Each term African and African American Studies sponsors the Angelina Weld Grimké lecture series and at least one additional event or lecture.
Angelina Weld Grimké (February 27, 1880 – June 10, 1958) was the first African American female student to attend the Carleton Academy, a preparatory school that was a part of the college campus from 1866 to 1906. She went on to be an American journalist, teacher, playwright and poet who came to prominence during the Harlem Renaissance; she was one of the first African-American women to have a play publicly performed. A list of previous Grimke Lectures can be found here.
Convocation: Shelton Johnson
From site: Convocations
Shelton Johnson is the author of Gloryland, the fictional memoir of a buffalo soldier – a black U.S. cavalryman and the son of slaves – who finds true freedom when he is posted to patrol the newly created Yosemite National Park in 1903. Johnson is an advocate for bringing minorities, particularly African-Americans from the inner city, like himself, to the National Parks and connect them to the natural world. He claims that "one of the great losses to African culture from slavery was the loss of kinship with the earth." Although he was born in Detroit and spent much of his childhood there, early on he briefly lived in Germany where his father was stationed in the Army. A family trip to the Bavarian Alps planted a seed in him, a seed that was kept alive only through later experiences with nature via television and movie screens. He dreamed of mountains as a boy growing up in Detroit. While doing graduate study in poetry at the University of Michigan, Johnson applied to be a seasonal worker at Yellowstone thinking the park would provide a quiet place to work on his writing. That visit would change the course of his life and his career, which has spanned twenty-five years as a ranger with the National Park Service. He dedicated his work to this issue when he came upon the history of Buffalo Soldiers (the African-American regiments of the segregated U.S. Army at the turn of the 20th century) in Yosemite and Sequoia National Parks. For the past fifteen years Johnson has told the story of the Buffalo Soldiers in print, on camera, and in person. He has traveled to public schools throughout America, tracked down descendants of the soldiers, and authored an award-winning website. All the while, he has remained true to the reason he started this work. "I can’t forget that little black kid in Detroit," he says. "And I think of the other kids, just like me – in Detroit, Oakland, Watts, Anacostia – today. How do I get them here? How do I let them know that our national parks are part of their heritage, and that they own them like all Americans?" The title of his presentation is "Gloryland: Using History and Literature as Tools for Social Change.”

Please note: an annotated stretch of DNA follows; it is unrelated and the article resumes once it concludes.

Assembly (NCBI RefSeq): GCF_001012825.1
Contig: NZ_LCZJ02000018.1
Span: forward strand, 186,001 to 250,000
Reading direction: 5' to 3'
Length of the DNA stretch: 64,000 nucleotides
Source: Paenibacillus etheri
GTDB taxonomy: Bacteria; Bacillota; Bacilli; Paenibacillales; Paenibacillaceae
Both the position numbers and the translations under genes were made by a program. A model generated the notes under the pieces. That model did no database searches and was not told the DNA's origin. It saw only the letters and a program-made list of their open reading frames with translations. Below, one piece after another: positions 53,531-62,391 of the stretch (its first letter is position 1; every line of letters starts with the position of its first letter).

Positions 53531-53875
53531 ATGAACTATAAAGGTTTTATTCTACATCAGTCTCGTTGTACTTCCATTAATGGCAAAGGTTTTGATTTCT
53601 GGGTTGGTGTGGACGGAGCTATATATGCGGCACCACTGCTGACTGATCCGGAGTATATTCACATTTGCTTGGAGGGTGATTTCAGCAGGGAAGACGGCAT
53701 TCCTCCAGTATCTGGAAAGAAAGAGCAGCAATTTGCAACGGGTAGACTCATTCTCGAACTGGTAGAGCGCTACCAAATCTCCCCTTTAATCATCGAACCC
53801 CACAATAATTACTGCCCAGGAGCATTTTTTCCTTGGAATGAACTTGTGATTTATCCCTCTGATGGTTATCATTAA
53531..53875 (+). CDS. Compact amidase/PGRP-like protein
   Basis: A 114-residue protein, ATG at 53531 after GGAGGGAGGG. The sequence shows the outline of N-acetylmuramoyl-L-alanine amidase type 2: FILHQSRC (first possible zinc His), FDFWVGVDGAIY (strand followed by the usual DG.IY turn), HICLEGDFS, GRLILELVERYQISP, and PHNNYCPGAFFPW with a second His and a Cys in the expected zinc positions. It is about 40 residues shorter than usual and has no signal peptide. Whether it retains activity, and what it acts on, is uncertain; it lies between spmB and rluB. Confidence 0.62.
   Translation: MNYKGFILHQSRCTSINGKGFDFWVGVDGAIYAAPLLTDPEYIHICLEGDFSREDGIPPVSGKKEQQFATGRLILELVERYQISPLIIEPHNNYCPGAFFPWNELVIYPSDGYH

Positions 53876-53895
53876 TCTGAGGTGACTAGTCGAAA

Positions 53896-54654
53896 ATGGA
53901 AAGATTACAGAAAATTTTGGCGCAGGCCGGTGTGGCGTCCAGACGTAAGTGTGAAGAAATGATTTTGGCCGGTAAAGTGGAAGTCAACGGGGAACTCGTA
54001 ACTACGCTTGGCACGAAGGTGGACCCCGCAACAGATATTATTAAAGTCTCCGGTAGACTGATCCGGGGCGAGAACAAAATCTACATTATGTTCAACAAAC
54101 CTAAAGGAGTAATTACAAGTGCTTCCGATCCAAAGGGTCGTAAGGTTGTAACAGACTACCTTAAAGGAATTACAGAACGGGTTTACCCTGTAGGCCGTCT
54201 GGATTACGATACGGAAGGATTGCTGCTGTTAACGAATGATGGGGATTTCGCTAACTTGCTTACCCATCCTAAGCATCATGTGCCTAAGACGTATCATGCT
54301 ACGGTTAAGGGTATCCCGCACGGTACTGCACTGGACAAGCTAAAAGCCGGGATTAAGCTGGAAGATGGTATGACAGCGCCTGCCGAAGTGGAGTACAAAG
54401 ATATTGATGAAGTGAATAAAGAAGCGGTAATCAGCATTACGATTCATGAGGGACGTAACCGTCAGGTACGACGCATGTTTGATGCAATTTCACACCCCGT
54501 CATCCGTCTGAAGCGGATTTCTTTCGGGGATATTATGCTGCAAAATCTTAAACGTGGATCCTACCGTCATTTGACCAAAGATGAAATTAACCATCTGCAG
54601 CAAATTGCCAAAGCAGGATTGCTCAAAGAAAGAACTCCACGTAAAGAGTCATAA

Sponsored by College Relations. Contact: Kerry Raadt, College Relations, x4308